|Publication number||US4721942 A|
|Application number||US 06/588,033|
|Publication date||Jan 26, 1988|
|Filing date||Mar 9, 1984|
|Priority date||Mar 11, 1983|
|Also published as||CA1217950A, CA1217950A1, DE3408960A1|
|Publication number||06588033, 588033, US 4721942 A, US 4721942A, US-A-4721942, US4721942 A, US4721942A|
|Inventors||Robin A. Benedek, Ralph G. Hollister|
|Original Assignee||Benedek Robin A, Hollister Ralph G|
|Export Citation||BiBTeX, EndNote, RefMan|
|Patent Citations (20), Non-Patent Citations (2), Referenced by (5), Classifications (18), Legal Events (4)|
|External Links: USPTO, USPTO Assignment, Espacenet|
Io =aebV T
Io =aebV T
This invention relates to apparatus for use with a measuring or reference device, the apparatus providing a calibration warning in response to extended use of the device. The invention is primarily intended for use with a thermocouple operating at high or constant temperatures.
It has been found that when a thermocouple is installed in, for example, a furnace, its electrical output relative to temperature will drift gradually from an initial calibrated condition depending on the length of time the element is exposed to elevated temperatures and the magnitude of those temperatures. In the past, replacement of thermocouples has been carried out at regular time intervals loosely based on previous experience or, in the case of a furnace, when a batch of material has been ruined due to the thermocouple drifting outside heat treatment temperature limits. It is known to obtain a thermocouple calibration warning from a computer connected to a number of thermocouples by programming the computer to build up a digital calibration count for each thermocouple based on the number of heating cycles to which the thermocouple has been subjected and the maximum temperature reached in each cycle. A disadvantage of this known system is that, although it can provide a defined method of predicting a predetermined calibration drift, it requires the use of a computer and interfacing circuits. It is an object of the present invention to provide calibration warning apparatus that is relatively simple and more suitable for use with a single thermocouple.
According to one aspect of this invention a calibration warning apparatus for use with an electrical sensor comprises an analogue indicating device coupled to an analogue driving circuit, the circuit being responsive to the output of the sensor such that the reading provided by the indicating device is a function both of the sensor output and elapsed time. According to another aspect to the invention a calibration warning apparatus for use with a sensor or electrical reference device comprises an indicating device coupled to an analogue driving circuit arranged to provide an indicator reading which is a function both of the temperature at which the sensor or reference device is operated and the total time the sensor or reference device has been used.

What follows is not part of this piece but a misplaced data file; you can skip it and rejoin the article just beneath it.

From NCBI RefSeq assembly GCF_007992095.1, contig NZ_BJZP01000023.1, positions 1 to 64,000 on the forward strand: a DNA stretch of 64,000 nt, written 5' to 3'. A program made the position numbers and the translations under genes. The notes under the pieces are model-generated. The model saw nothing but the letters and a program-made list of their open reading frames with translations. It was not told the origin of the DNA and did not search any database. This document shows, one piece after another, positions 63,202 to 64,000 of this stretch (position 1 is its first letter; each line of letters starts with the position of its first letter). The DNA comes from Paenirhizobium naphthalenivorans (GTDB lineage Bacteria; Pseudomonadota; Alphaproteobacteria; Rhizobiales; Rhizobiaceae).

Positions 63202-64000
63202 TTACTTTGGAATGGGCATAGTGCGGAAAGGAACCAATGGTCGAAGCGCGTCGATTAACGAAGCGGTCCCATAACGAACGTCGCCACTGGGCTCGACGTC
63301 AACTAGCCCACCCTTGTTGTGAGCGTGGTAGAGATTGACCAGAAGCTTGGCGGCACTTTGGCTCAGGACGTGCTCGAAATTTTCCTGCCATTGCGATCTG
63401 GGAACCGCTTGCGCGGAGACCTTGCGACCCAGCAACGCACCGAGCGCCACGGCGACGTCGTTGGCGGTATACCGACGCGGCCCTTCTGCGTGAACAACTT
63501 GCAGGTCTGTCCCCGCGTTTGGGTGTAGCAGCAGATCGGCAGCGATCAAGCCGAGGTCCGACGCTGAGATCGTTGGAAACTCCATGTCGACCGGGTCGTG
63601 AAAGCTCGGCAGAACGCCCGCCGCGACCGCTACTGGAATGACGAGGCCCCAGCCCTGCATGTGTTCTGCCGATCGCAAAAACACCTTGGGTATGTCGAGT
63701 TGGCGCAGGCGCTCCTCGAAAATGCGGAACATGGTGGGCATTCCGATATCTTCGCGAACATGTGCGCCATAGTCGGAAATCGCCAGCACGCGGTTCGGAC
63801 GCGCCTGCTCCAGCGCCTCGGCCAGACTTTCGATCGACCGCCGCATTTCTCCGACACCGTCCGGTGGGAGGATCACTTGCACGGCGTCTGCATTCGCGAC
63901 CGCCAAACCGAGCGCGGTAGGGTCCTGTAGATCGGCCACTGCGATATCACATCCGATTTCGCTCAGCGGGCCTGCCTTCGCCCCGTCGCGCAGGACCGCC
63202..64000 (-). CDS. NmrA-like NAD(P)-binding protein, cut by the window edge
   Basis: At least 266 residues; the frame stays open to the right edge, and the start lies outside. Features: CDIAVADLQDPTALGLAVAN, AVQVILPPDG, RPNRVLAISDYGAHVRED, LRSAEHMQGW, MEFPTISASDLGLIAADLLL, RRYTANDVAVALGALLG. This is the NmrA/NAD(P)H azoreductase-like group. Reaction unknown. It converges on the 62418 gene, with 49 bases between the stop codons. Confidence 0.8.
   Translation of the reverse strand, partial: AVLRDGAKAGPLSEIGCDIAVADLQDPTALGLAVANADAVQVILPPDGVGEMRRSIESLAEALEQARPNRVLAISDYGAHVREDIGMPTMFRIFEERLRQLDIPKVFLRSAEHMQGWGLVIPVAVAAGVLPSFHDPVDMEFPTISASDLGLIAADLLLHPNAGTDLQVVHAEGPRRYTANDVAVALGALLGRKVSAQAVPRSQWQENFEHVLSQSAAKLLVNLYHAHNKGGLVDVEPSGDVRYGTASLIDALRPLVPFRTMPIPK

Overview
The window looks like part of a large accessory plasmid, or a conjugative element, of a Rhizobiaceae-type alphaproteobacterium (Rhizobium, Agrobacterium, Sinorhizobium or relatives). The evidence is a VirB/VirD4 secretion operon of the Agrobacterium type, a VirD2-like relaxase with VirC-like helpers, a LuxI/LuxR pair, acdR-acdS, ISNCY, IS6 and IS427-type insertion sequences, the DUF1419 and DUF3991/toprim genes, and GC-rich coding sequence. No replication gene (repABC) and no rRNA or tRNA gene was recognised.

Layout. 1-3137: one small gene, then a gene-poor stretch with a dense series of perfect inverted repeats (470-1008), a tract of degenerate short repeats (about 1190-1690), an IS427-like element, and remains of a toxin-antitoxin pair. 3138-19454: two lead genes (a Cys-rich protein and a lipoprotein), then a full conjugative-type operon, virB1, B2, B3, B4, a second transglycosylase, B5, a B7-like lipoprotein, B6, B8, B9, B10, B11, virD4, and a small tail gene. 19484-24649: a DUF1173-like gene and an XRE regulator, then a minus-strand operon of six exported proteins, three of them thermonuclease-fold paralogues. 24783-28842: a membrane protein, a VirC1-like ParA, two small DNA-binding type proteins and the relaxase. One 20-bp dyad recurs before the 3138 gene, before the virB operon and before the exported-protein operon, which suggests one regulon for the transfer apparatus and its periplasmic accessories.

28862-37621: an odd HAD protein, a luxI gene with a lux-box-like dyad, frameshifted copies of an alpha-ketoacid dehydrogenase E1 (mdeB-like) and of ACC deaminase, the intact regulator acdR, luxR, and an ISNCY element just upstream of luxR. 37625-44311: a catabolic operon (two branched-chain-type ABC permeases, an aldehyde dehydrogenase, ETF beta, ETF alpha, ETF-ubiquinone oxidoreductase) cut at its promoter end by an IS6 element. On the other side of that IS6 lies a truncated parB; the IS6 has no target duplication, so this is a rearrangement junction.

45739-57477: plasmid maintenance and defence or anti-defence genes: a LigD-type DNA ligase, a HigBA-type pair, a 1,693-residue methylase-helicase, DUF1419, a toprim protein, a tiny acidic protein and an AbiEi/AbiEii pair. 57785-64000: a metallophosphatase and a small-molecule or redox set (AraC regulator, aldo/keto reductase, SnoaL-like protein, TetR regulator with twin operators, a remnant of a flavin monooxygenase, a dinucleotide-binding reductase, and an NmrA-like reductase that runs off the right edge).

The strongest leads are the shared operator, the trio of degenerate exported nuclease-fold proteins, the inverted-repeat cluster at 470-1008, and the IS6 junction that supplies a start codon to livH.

Two embodiments of the invention will now be described by way of example with reference to the accompanying drawings in which;
FIG. 1 is a circuit diagram of a warning module which is connected to a thermocouple; and
FIG. 2 is a circuit diagram of a warning module which may be connected to a thermocouple operated at substantially constant temperature.
Referring to FIG. 1, the module has a high input impedance unity gain buffer amplifier 1 coupled to a single high temperature thermocouple 2, and an amplifier chain 3, 4, 5 having both linear and exponential gain or attenuation characteristics for generating an output current Io which is dependent on the thermocouple voltage VT according to the relationship
Io =aebV T
This current is fed to a known elapsed time indicator 6, such as the type having a drop of electrolyte separating two columns of mercury in a glass tube. Such indicators are relatively inexpensive and compact. As direct current passes from one column of mercury to the other through the electrolyte, mercury ions migrate from one column to the other, so moving the electrolyte drop along the tube in proportion to the current and elapsed time that is the total electrical charge current transmitted since the indicator was installed.
The gain relationship Io =aebV T is obtained by firstly amplifying the output voltage VT of the buffer 1 by a factor of b (a constant) in a linear amplifier 3, feeding the amplified voltage bVT to an amplifier 4 having an exponential characteristic to yield an output ebV T, and then amplifying the signal again with an amplifier 5 having a constant gain a to provide an output current Io =aebV T through a ballast resistance 7 and the elapsed time indicator 6. Thus, the output from amplifier 4 is a signal exponentially related to the sensor output. The output current Io is thus a signal proportional to the exponential gain derived from amplifier 4. The ballast resistor 7 serves to reduce to an insignificant level, any minor variation in the impedance of the elapsed time indicator.